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griffiga

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That is a beautiful rifle. Why can't I stumble into these deals?
I ran on to a couple good deals from this pawn shop, most of the time he hadn’t a clue to the older stuff he took in. Later on he hired a guy that knew better and that stopped. I picked up an original Springfield 1842 musket in great shape for $600, and an original trapdoor .45/70 carbine in 80% condition for $750, just to mention a couple
 

Flinty Scot

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Gorgeous rifle; extraordinary find for $150.

Plmeek's question about a void in the star inlay has me wondering if they could possibly have been cast in place, like a nosecap. I see a couple other apparent irregularities in that inlay which I assume would have been cleaned/sharpened up before inlaying.
I have yet to copy and blow up the photo, but it appears tightly fit.
 

griffiga

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Gorgeous rifle; extraordinary find for $150.

Plmeek's question about a void in the star inlay has me wondering if they could possibly have been cast in place, like a nosecap. I see a couple other apparent irregularities in that inlay which I assume would have been cleaned/sharpened up before inlaying.
I have yet to copy and blow up the photo, but it appears tightly fit.
I tend to agree with you and Plmeek. The Pewter (I'm assuming it's so because the nosecap was made of pewter and they look to be the same material) was most likely poured into the carved out indentions in the stock then sanded down with the final finishing. Looking up close I can see several unconformities that lead me to that conclusion as well. This wasn't standard procedure for GRRW, but like Plmeek said, this was an "off the clock" rifle completed at the will of the gunsmith after hours on his own time with materials give to him in leu of money as they sometimes struggled to make payroll.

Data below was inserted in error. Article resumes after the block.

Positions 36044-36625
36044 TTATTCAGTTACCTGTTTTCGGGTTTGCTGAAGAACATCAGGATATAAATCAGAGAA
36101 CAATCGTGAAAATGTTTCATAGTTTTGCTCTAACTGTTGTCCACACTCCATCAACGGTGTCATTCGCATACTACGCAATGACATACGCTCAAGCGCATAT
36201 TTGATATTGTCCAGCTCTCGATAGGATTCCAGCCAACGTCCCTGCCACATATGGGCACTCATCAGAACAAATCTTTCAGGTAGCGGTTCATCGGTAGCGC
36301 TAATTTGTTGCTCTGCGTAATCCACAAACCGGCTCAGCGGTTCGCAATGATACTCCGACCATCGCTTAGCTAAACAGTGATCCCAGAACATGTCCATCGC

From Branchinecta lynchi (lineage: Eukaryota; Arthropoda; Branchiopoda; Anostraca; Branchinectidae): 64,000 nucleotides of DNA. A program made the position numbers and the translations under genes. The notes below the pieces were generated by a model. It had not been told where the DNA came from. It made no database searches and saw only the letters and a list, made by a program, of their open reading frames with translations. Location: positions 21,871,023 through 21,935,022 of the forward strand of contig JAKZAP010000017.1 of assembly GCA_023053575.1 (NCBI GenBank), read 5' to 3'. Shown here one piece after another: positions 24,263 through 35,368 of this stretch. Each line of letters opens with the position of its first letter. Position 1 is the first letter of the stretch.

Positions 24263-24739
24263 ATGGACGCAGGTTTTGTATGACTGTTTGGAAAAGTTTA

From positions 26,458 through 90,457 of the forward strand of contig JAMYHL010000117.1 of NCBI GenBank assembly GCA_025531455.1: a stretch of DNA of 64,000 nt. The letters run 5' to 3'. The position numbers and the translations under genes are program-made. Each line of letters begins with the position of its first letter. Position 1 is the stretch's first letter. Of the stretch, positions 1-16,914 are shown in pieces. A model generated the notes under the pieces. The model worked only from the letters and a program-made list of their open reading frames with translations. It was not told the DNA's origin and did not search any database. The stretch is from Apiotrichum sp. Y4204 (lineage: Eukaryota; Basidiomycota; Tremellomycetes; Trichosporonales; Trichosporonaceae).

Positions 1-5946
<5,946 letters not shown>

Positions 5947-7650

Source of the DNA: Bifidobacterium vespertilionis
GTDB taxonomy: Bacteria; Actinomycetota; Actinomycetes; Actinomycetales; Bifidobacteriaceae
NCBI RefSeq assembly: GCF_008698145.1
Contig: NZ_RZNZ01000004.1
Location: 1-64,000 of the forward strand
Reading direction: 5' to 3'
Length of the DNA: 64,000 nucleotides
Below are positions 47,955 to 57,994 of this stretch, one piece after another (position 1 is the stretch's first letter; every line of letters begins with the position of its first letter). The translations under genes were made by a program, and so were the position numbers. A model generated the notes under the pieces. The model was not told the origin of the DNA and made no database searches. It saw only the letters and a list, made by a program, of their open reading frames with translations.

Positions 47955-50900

Tanglefoot

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You're a lucky pilgrim, griffiga! I have the ugly stepsister to that rifle, made by GRRW back in the early 70's. Plain straight-grain maple stock, percussion lock, but the same kind of cheek piece and pewter nosecap as yours. Mine's a .50 and her Douglas barrel shoots plumb center. My ol' hunting buddy used to call her my "Mud Gun" `cause he said she was as plain as a mud fence. You got your glamor girl Indian Trade Rifle for roughly what I paid for mine in the 70's too. Good on you. I hope she shoots as well as my Lucy rifle.
 

griffiga

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Tanglefoot, beauty is only in the eye of the beholder. With guns, nothing is more beautiful than a clover leaf pattern on the target. An old CVA kit I threw together over a weekend looked like it was shot at and missed, but s__t at and hit, but I ended up winning a rifle with it and somehow it suddenly transformed into the prettiest thing I’d ever seen.
 

plmeek

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I would expect it to be 7/16, but you better measure the inside diameter of the ramrod pipes to make sure. I have a .50 caliber Leman Trade Rifle with a 7/16 ramrod and a .54 caliber Leman Trade Rifle with a 3/8 ramrod, so I don't think they had fixed rules.

If you don't have a set of calipers to measure with, try a set of drill bits and see what the largest size will slid into one of the pipes.
 

griffiga

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I would expect it to be 7/16, but you better measure the inside diameter of the ramrod pipes to make sure. I have a .50 caliber Leman Trade Rifle with a 7/16 ramrod and a .54 caliber Leman Trade Rifle with a 3/8 ramrod, so I don't think they had fixed rules.

If you don't have a set of calipers to measure with, try a set of drill bits and see what the largest size will slid into one of the pipes.
The drill bit idea worked. 7/16th. Thanks again Phil.
 

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